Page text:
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Jerusalem
City
From upper left: Jerusalem skyline looking north from St. Elijah Monastery, a souq in the Old City, Mamilla Mall, the Knesset, the Dome of the Rock, the citadel (known as the Tower of David) and the Old City walls, and the Western Wall.
From upper left: Jerusalem skyline looking north from St. Elijah Monastery, a souq in the Old City, Mamilla Mall, the Knesset, the Dome of the Rock, the citadel (known as the Tower of David) and the Old City walls, and the Western Wall.
Flag of Jerusalem
Flag
Emblem of Jerusalem
Coat of arms
Nickname(s): Ir ha-Kodesh (The Holy City),
Bayt al-Maqdis (House of the Holiness)
Administered by  Israel
Palestinian National Authority Palestinian Authority
Israeli district  Jerusalem
Gihon Spring settlement 3000-2800 BCE
City of David c. 1000 BCE
Present Old City walls built 1541
Reunification 1967
Area
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 • Metro Expression error: Unexpected < operator. km2 (Expression error: Unexpected < operator. sq mi)
Elevation 754 m (2,474 ft)
Population (2017)
 • City 901,302
 • Metro 1,253,900
Demographics (2016)
 • Jewish 64%
 • Arab 35%
 • others 1%
Time zone IST (UTC+02:00)
 • Summer (DST) IDT (UTC+03:00)
Postal code 9XXXXXX
Area code +972-2
HDI (2017) 0.704 – high
Official name Old City of Jerusalem and its Walls
Type Cultural
Criteria ii, iii, vi
Designated 1981
Reference no. 148
Region Jerusalem District
Endangered 1982–present

Jerusalem (/əˈrsələm/; Hebrew: יְרוּשָׁלַיִם‎‎ ; Arabic: القُدس ) is one of the oldest cities in the world that people have lived in continuously. It is important to many major religions. Jews consider Jerusalem a holy city because it was their religious and political center during Biblical times and was the place where the Temple of God stood. Christians consider Jerusalem holy because many events in the life of Jesus took place there. Muslims believe that Muhammad rose to heaven from Jerusalem, and the Al-Aqsa Mosque is the first Qibla of Muslims after Mecca.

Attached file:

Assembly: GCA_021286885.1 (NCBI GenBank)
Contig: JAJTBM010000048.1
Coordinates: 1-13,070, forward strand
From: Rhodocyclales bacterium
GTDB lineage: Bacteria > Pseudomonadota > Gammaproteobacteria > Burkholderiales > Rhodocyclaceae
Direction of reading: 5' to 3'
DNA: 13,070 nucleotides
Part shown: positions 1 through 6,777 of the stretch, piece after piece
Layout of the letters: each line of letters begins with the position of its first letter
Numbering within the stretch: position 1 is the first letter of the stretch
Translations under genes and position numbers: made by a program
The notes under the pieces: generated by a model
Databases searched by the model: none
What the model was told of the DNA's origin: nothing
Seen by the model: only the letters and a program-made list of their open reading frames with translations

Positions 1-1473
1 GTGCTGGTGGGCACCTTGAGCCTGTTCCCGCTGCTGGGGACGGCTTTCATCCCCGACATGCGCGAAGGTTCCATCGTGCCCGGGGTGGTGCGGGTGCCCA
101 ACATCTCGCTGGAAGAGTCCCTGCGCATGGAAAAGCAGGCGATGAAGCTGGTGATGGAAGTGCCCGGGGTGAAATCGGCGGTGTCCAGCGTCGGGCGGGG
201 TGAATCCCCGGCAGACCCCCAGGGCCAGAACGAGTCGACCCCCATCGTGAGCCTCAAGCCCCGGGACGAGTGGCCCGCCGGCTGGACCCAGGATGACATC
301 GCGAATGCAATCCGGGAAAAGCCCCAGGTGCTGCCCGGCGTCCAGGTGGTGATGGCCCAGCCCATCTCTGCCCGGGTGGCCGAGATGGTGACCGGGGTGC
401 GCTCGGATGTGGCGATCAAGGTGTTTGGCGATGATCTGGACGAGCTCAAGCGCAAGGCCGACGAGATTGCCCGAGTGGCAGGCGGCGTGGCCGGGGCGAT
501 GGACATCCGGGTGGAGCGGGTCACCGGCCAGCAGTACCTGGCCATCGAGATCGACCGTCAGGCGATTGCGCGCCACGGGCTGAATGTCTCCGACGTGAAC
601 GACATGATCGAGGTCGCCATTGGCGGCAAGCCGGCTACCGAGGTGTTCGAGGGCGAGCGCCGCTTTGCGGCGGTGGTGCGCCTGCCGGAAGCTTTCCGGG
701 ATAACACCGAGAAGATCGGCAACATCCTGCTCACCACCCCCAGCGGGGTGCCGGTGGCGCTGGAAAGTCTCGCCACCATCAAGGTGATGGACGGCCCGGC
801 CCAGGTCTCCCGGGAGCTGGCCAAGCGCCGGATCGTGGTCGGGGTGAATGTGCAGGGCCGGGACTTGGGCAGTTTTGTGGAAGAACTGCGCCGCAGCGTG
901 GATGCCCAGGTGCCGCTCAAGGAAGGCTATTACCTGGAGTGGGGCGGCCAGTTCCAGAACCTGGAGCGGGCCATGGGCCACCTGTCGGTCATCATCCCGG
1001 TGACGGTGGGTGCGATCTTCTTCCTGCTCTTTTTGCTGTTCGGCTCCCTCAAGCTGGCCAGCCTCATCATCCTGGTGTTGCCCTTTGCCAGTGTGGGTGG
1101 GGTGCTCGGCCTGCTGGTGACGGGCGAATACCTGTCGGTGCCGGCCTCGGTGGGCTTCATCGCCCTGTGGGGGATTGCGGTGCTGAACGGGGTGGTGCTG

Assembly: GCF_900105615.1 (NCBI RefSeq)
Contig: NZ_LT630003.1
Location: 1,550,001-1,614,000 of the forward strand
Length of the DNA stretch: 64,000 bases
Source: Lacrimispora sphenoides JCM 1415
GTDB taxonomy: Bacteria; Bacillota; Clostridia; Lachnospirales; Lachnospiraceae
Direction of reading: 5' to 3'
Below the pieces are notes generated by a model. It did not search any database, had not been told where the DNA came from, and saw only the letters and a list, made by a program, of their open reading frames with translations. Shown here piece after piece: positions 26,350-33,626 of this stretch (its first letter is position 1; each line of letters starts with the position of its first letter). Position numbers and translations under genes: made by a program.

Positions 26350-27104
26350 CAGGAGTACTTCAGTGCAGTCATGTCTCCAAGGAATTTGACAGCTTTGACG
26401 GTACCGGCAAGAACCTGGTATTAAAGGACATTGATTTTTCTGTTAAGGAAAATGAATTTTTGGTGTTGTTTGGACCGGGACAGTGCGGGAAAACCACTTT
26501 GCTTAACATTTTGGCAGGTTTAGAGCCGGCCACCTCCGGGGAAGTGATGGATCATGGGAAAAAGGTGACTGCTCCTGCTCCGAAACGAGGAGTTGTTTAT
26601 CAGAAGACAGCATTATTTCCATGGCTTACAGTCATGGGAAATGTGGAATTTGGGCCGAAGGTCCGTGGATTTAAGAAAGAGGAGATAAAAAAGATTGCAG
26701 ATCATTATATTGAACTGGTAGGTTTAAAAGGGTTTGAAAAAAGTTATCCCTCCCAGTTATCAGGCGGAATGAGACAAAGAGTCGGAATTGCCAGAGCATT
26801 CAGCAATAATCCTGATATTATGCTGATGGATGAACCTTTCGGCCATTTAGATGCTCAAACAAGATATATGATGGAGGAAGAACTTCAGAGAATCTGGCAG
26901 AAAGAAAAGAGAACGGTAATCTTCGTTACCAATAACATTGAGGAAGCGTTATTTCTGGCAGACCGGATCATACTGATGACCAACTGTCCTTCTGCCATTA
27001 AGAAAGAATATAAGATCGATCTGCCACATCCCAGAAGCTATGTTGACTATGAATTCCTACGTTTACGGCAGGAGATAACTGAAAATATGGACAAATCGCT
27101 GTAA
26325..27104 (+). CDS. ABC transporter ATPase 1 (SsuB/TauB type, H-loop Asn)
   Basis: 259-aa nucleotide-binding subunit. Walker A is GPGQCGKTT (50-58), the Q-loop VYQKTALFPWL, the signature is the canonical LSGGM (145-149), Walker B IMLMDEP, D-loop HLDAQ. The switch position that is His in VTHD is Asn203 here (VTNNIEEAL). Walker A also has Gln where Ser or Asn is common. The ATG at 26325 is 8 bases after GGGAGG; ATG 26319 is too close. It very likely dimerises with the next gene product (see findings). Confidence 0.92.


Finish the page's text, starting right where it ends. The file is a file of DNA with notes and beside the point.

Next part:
Jerusalem is the capital city of both Israel and Palestine, under their laws. Most other countries disagree. Most countries have their embassies with Israel in Tel Aviv.

Jerusalem is about 40 miles (64 kilometers) east of the Mediterranean Sea. It is a hilly city with many valleys around it.

History

Jerusalem is a very old city. It has great importance for three religions: Judaism, Christianity and Islam. The Bible says King David, the second king of Israel, took this city from pagans and settled his palace there. King Solomon, David's son and the next king, built the Temple of Solomon in Jerusalem. Later, as capital of Judah, Jerusalem was destroyed by Nebuchadnezzar II, the king of Babylon. The Palace of King David and the Temple of Solomon were burned, and the Jews were captured and taken to Babylon. Seventy years later, the Persian King Cyrus allowed them to return to Jerusalem and to rebuild the Temple.

Later the area was occupied by Romans. King Herod the Great, who ruled for the Roman Emperor, made the Temple larger to try and win Jewish favor. The Temple was famous for its greatness and beauty.

Jesus died in Jerusalem around 33 CE. In 70 CE, the Jews rebelled against the Romans, but the Romans destroyed the city and the Temple. Jewish people who lived in Jerusalem were caught and became slaves. The Romans renamed Jerusalem with a Latin name. Since then, the Temple has not been rebuilt, and only a part of its wall remains until today.

After the Roman Empire was split into two, the Byzantine Empire ruled Jerusalem. Later, Muslims took over the city from them. The Muslims believed Muhammad went to heaven from Jerusalem.

Later, the Pope in Rome sent the Crusaders from Western Europe to try and take Jerusalem back. They succeeded for a while, but eventually the city fell again to the Saracens. Until the 20th century, Jerusalem was a part of the Ottoman Empire. There were some Jews in Jerusalem all along, even though they were ruled by other people.

The "New City" of Jerusalem is the part outside the old stone walls. People started building the new city in the 1800s. Mishkenot Sha'annanim, Mea Shearim, and the Bukharan Quarter are some of the first neighborhoods in the new city.

After World War I, the Ottoman Empire had been defeated. In June 1922, the League of Nations approved the British Mandate of Palestine. This gave control of the area to the United Kingdom. The land west of the Jordan River was known as Palestine. It was under direct British control until 1948. The land east of the Jordan River was known as Transjordan, and was governed by the Hashemite family. Transjordan gained independence in 1946.